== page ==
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                • Arteriovenous Malformation

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                  from AVM Awareness Project Added 748 0 0

                  Learn more about Arteriovenous Malformation at http://avmalformation.org Program: Photoshop CS6 Music: Kenner Miner

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                  • Baby Steps- Aneurysm Recovery

                    01:57

                    from Lee Memorial Health System Added 82 0 1

                    “This blue line became my friend,” says Amy Ofenbeck.. Towing the line was something Amy Ofenbeck came to expect as part of her physical therapy. You said the minute you got here, they’d take the cane away from you? “Yeah the minute I get here Abe would just take the cane away from me and he’d be like ok here you go. And you had to do it,” says Ofenbeck. Navigating bumps in the road was only one of the obstacles she worked to overcome. “It’s been a really interesting road to say the least. I’ve had eight brain surgeries in the past 15 years, stemming from a ruptured brain aneurysm,” says Ofenbeck. Patients with a brain injury, including aneurysm and stroke, benefit from a different approach to rehab. Compared to someone recovering from a muscular injury, their problems are all in their head. “You’re trying to approach it more from a functional standpoint. In the NDT- neuro development training that I do, you try to create movement that was there before,” says Abe Abarbanel, neurodevelopment therapist with Lee Memorial Health System. “After I had my decompression surgery I was barely moving. I met with Abe and I knew he was the guy. And it took me six months to be able to walk without the walker. I was just there three times a week for six months working with him,” says Ofenbeck. Balance, control and strength must work together if patients are going to move forward. Therapy isn’t a matter of progressing through incremental hurdles, but relearning everyday activities. “In Amy’s situation it was walking. So we go back to her functional walking. Walking on different surfaces, walking with different challenges and as natural as possible,” says Abarbanel. Which brings us back to where we started. That blue line. “She walks with a wide base of support, her feet are far apart. The blue line that we have is about a foot wide and we try to get to walk inside the blue line and once she’s capable of doing that I want her to walk on the blue and the green line which is kind of a tight rope walk and that challenges her,” says Abarbanel. One of the many challenges Ofenbeck faces, everyday. “I have my bad days like anybody does. But the next day is a brand new day,” says Ofenbeck. View More Health Matters video segments at leememorial.org/healthmatters/ Lee Memorial Health System in Fort Myers, FL is the largest network of medical care facilities in Southwest Florida and is highly respected for its expertise, innovation and quality of care. For nearly a century, we’ve been providing our community with everything from primary care treatment to highly specialized care services and robotic assisted surgeries. Visit leememorial.org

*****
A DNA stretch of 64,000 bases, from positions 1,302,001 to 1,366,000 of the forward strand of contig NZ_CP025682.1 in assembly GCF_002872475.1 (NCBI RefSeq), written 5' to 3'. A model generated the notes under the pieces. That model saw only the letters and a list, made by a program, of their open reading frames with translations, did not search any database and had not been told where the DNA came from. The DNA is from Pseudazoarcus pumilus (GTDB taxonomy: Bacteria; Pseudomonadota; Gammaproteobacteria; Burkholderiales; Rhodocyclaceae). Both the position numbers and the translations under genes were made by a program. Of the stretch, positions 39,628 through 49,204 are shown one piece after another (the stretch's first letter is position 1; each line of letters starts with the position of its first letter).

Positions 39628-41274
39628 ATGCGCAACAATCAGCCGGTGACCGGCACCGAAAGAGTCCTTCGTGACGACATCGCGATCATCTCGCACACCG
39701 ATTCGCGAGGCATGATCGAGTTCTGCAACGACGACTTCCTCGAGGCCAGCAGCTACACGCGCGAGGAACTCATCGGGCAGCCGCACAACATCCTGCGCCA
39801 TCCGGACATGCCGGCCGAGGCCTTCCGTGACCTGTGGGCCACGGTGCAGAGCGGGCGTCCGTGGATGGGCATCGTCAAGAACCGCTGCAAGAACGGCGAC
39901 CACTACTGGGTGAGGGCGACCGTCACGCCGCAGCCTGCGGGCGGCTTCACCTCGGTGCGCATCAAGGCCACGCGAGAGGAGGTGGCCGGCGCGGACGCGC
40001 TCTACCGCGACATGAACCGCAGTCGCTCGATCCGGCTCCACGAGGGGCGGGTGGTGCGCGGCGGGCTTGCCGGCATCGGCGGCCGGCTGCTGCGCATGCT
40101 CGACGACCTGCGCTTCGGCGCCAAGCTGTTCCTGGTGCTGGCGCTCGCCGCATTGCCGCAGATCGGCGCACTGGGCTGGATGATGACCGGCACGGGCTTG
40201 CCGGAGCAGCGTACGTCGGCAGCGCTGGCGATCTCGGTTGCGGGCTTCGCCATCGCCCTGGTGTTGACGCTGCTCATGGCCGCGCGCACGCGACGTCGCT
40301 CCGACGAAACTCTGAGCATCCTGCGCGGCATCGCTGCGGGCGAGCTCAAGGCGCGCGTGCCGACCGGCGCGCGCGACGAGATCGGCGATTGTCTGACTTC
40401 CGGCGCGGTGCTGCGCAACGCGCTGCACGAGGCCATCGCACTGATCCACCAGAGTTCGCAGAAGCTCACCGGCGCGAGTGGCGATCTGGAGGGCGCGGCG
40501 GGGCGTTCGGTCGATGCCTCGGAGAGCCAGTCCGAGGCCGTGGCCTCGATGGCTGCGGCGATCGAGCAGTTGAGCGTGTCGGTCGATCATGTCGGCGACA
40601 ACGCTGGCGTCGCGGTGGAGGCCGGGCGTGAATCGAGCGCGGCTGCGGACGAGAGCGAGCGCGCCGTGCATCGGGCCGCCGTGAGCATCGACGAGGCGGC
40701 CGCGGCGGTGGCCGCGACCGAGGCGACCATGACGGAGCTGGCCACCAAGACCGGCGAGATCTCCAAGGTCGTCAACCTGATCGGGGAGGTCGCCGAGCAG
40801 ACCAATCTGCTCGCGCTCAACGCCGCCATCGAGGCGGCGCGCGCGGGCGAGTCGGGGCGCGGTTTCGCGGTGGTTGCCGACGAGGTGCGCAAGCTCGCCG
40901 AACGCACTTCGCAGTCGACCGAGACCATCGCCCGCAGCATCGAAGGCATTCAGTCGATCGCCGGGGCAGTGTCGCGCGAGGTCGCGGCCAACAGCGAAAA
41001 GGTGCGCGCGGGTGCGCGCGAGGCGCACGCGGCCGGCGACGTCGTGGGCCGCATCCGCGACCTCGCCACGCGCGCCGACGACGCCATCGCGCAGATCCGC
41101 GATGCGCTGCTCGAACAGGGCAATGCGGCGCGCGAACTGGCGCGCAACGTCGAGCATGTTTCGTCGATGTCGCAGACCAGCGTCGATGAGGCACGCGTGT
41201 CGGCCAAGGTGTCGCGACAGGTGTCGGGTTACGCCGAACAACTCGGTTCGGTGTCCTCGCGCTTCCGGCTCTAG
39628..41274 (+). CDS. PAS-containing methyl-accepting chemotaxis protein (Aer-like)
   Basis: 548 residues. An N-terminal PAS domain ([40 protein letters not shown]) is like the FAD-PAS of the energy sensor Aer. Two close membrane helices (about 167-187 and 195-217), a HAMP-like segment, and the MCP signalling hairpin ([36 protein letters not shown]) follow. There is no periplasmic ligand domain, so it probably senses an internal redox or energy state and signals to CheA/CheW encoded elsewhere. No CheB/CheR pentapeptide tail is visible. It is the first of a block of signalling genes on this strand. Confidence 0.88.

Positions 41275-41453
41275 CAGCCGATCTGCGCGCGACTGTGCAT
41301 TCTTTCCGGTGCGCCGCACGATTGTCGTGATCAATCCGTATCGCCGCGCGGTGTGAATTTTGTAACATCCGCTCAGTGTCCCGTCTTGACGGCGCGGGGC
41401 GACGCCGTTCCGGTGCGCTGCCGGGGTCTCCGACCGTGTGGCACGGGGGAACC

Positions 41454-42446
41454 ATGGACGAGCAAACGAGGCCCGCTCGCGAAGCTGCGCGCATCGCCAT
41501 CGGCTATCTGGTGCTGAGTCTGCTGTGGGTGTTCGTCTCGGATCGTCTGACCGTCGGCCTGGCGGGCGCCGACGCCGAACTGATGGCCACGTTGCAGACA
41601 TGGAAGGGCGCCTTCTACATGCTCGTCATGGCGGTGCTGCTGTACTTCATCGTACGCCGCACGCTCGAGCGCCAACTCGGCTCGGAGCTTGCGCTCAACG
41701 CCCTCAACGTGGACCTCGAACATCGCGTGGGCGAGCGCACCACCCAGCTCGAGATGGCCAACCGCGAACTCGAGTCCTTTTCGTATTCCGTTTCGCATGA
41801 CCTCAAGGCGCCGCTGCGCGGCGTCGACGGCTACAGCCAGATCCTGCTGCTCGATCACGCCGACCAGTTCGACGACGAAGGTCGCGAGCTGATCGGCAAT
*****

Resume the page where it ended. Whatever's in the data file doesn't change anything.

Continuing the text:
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                    • Printing with lino

                      00:18

                      from Linda Evans Added 14 0 0

                      Printing with a lino cut out of a brain aneurysm pattern. Music | Looped from Hot Chip - The Warning